Anyone who claims to be a good driver (with the exception of those who have earned the right to do so) invariably are not.
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    (Original post by ToastyCoke)
    Seems like 90% of learners here think they're better than the examiner and all other road users though. "But I swear, I only hit 1 cyclist. My friend did it and got a minor."
    Well that can also go for the road users already out there. They think they're better drivers than learners and other road users. Yes they have more experience, but they are also more likely to have picked up bad habits. Whereas learner drivers generally are very observant and aware of what is happening around them. Not all road users are bad drivers, granted. Most of them are probably fine, I was just trying to state that failing a test on something minute doesn't mean we will be unsafe on the roads. Not compared to some other drivers out there.

    This thread was more about making it easier for learners to pass and get out on the road, when they perfectly capable of doing so. NOT to be an argument about who is a better driver, making out that learners thin they are amazing e.t.c
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    (Original post by TammieBean)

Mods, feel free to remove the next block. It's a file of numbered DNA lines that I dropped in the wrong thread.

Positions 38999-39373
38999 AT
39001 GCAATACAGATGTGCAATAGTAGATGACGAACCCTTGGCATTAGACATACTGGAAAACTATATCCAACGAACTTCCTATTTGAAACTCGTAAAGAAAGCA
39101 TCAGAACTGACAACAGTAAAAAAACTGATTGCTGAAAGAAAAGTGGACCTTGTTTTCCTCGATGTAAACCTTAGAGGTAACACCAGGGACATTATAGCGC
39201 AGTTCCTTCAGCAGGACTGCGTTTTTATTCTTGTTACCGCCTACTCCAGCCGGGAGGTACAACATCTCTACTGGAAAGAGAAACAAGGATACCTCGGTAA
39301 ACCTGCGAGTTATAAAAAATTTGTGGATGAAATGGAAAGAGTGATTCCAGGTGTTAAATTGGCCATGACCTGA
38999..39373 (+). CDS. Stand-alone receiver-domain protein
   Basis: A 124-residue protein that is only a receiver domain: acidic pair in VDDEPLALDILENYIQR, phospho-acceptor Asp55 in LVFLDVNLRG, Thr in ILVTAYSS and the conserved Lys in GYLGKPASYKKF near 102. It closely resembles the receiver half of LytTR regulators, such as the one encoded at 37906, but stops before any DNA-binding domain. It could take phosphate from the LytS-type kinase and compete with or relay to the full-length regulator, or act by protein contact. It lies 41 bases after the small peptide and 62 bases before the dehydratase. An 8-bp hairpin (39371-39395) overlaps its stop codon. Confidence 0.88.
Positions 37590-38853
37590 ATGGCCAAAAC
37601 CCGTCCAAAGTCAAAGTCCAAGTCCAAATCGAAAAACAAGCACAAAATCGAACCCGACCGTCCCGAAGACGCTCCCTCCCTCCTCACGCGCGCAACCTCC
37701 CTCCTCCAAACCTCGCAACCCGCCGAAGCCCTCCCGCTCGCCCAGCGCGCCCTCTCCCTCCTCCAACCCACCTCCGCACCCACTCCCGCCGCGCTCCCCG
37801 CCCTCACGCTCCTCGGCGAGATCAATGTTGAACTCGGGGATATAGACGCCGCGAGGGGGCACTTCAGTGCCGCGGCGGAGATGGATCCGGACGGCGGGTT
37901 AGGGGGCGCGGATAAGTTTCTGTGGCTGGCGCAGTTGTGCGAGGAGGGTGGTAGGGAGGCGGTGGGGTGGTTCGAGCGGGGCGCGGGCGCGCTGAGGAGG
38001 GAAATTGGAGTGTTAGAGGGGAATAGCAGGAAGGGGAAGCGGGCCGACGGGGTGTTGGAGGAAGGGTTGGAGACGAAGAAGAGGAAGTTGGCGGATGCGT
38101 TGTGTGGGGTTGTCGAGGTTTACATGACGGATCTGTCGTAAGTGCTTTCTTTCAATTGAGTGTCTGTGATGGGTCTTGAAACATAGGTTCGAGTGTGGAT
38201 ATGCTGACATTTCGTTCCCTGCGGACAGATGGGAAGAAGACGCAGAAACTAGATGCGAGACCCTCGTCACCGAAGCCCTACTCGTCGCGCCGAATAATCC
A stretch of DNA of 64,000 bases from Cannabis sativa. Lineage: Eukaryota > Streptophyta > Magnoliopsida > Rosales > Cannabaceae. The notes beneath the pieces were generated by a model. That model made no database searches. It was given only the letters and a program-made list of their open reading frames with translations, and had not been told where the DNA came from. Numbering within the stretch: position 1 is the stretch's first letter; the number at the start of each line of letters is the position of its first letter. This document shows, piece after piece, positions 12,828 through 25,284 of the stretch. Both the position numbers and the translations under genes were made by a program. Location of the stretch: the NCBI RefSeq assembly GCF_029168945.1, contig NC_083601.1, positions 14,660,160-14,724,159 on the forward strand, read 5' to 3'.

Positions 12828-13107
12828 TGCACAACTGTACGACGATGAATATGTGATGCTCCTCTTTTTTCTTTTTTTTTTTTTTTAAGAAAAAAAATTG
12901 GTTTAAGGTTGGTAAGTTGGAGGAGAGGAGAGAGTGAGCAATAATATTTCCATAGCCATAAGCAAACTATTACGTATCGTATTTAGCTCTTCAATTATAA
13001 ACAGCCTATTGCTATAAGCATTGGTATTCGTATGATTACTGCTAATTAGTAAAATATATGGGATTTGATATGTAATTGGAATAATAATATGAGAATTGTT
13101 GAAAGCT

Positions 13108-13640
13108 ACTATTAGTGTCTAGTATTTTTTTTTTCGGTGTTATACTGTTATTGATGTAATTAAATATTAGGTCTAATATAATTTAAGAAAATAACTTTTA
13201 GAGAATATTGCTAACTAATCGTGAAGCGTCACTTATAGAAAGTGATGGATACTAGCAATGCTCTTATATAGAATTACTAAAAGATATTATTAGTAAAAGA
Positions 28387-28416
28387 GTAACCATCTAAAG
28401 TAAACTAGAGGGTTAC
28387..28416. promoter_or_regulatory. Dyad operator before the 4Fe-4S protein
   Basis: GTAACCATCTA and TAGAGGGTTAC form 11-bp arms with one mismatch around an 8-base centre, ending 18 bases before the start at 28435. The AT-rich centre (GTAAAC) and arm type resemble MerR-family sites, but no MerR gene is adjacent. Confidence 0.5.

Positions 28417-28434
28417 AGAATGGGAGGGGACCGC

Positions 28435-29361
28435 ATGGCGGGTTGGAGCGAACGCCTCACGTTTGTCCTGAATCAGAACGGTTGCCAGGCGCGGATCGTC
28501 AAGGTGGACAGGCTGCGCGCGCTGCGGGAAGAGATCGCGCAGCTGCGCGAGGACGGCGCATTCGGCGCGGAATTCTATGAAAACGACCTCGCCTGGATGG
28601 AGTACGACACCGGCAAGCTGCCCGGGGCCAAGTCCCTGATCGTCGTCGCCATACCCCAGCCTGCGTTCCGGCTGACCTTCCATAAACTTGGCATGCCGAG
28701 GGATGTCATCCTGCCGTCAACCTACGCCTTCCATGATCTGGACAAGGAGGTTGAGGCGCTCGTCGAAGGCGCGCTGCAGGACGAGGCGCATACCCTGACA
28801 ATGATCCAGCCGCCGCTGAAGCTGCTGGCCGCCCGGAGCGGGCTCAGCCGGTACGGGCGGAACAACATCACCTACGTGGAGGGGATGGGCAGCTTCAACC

Well that can also go for the road users already out there. They think they're better drivers than learners and other road users. Yes they have more experience, but they are also more likely to have picked up bad habits. Whereas learner drivers generally are very observant and aware of what is happening around them. Not all road users are bad drivers, granted. Most of them are probably fine, I was just trying to state that failing a test on something minute doesn't mean we will be unsafe on the roads. Not compared to some other drivers out there.

    This thread was more about making it easier for learners to pass and get out on the road, when they perfectly capable of doing so. NOT to be an argument about who is a better driver, making out that learners thin they are amazing e.t.c
    Sorry, but if somebody has a full license, then they obviously are more capable than a learner.
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    (Original post by TammieBean)
    This is a topic which really infuriates me. I have been learning to drive for almost a year and have been shelling out hundreds of pounds to do so. Without trying to sing my own praises, I am perfectly capable driver and could happily and SAFELY be out on the roads by myself, in fact I am probably better than a number of drivers out there. However, I can't do so until I get a stupid piece of paper saying I legally can.